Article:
By Katie Heyes
For almost a year, university students have been stuck in limbo. For many, being left out of the government’s roadmap out of lockdown in April seemed like the final straw.
The National Union of Students and the mental health charity Student Minds promptly called on the government to “make and communicate its decision,” and give students “certainty.”
However, this blatant disregard for students’ courses, accommodation and mental health has already proven catastrophic.
Speaking to several students from different universities across the country, they have discussed some of the financial struggles they’ve endured thanks to the lack of guidance from the government. One student described how having to pay for accommodation they haven’t used was like “having to pour money down the drain.”
This was a direct consequence of no one, including her university, being certain about whether a return to on-campus learning was safe. She went on to say how all this uncertainty could have been avoided if universities were given “clear instructions by the government.”
Not only that but worrying figures have emerged surrounding how student mental health has worsened thanks to the pandemic. A recent survey by NUS revealed that over half of the U.K students say their mental health has deteriorated or been affected negatively by Covid-19. This should send a clear message to the government… students need support.
No more burying their heads in the sand when it comes to university students or their mental wellbeing. Students deserve clarity and transparency about their course, their accommodation, and their future.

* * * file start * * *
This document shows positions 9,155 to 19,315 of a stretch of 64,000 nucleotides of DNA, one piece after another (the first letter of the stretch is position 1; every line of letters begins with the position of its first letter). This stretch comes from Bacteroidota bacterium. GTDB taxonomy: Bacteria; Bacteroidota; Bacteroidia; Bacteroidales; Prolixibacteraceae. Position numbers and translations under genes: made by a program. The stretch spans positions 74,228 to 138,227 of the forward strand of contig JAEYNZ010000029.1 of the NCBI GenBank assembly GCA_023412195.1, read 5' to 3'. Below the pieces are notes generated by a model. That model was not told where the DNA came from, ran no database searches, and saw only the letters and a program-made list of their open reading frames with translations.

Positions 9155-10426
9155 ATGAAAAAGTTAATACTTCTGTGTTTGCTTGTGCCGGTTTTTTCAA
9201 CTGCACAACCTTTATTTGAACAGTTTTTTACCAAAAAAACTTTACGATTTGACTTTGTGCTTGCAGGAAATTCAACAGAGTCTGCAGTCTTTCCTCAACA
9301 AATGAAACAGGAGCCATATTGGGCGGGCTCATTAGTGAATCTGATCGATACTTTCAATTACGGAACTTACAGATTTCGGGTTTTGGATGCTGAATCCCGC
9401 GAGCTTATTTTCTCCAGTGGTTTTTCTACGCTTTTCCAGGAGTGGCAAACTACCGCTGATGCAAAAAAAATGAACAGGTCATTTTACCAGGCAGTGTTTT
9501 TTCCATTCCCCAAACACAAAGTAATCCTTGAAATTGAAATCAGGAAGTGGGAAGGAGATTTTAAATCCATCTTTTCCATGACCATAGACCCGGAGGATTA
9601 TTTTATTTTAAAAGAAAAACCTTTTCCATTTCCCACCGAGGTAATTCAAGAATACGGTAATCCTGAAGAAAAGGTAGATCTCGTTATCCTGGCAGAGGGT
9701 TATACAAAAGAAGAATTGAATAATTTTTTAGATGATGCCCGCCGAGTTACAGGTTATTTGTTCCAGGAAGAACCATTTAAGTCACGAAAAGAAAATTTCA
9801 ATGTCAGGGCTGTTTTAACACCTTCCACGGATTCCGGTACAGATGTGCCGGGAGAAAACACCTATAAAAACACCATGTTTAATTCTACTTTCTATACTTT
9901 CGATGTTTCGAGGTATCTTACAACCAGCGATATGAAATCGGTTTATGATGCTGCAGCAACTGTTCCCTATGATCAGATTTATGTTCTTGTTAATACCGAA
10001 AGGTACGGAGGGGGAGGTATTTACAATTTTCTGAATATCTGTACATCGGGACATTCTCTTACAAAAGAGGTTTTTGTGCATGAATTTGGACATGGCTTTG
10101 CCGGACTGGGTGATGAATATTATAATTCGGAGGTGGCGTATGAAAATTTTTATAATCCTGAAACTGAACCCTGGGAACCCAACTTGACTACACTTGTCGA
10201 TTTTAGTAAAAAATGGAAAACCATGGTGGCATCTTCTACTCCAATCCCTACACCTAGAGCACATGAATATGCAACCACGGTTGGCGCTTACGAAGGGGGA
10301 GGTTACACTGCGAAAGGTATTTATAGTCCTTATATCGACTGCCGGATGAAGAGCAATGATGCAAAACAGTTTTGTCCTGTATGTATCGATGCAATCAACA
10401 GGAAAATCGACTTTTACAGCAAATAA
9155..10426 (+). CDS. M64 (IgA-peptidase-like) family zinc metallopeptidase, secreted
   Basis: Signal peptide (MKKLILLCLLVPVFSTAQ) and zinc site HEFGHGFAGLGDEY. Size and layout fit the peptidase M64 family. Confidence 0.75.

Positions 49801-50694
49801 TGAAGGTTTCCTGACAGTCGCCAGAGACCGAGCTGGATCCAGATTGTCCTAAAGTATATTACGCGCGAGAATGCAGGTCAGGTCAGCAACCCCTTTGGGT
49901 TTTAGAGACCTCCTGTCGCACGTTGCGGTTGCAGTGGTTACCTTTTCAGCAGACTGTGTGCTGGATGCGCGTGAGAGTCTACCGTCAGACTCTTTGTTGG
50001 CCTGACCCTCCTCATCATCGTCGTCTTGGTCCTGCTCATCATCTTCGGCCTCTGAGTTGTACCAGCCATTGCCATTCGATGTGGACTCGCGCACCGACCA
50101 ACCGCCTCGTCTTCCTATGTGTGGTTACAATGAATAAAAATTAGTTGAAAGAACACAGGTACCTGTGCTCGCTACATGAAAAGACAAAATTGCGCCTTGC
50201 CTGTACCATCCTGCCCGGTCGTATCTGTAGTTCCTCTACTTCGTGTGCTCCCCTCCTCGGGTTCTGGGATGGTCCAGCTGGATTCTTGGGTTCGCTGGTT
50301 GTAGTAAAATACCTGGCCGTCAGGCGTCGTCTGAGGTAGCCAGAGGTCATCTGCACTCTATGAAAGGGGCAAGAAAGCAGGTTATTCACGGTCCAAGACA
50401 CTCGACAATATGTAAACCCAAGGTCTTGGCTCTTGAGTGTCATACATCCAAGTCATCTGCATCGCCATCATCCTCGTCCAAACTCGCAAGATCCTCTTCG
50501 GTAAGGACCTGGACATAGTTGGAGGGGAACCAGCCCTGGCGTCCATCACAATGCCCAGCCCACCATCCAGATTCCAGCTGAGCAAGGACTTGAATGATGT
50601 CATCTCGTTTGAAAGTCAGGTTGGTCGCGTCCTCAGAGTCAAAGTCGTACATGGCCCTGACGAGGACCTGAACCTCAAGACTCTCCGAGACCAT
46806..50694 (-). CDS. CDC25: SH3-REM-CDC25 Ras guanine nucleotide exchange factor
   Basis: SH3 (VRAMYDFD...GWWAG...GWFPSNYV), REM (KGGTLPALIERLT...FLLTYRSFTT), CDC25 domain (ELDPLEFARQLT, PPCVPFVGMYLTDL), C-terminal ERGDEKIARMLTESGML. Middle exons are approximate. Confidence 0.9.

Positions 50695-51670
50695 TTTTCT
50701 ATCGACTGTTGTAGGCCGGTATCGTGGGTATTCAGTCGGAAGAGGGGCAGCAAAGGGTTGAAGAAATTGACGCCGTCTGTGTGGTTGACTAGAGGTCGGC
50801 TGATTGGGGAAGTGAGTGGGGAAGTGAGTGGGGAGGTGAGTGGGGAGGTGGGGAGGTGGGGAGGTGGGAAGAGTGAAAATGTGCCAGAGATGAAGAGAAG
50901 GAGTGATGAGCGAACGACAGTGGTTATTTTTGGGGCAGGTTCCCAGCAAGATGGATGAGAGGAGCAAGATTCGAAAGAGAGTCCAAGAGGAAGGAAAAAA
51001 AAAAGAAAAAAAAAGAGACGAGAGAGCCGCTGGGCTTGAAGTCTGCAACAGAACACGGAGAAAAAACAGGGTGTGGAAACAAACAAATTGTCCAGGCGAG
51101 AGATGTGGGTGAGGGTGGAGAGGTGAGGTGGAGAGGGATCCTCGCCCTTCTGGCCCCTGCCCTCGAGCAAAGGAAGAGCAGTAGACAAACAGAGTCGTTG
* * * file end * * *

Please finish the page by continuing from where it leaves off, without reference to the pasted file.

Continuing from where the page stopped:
So upon announcing that on-campus teaching at Universities was to resume on May 17th, reactions were varied.
Sanjana Idnani, an English literature student at the University of Bristol, described how returning to campus would be some sort of relief from the mental challenges of online learning, detailing that, “the mental health consequences of another term of remote learning will be far more severe.”
The ubiquitous consensus amongst university students is that they miss face-to-face learning.
One student discussed how the social benefits of face-to-face learning greatly helped her motivation, saying, “It provides structure to my days and weeks, and is so much more engaging. I hardly had any interaction with other students in the past year, and I would love to work with other people on projects and discuss the material with them like I used to before university was online.”
Another student shared how they were deprived of a proper student experience, saying, “I just see a screen full of no videos so even the smallest social aspects of uni are lost.”
I asked the students whether they would feel safe returning the following year and if there were any measures that could ease the daunting transition. One told me, “[they] would feel comfortable as long as the measures are adequate and thoughtful. It would be nice to finally receive what was expected since the start, and finally have the opportunity to socialise, for example.”
Fortunately, the official higher education coronavirus (Covid-19) operational guidance file has general measures which are in accordance with the current social distancing standards. “The public health guidance is to reduce social contact, maintain social distance, adopt good hand and respiratory hygiene measures, and self-isolate and get tested if you have symptoms.”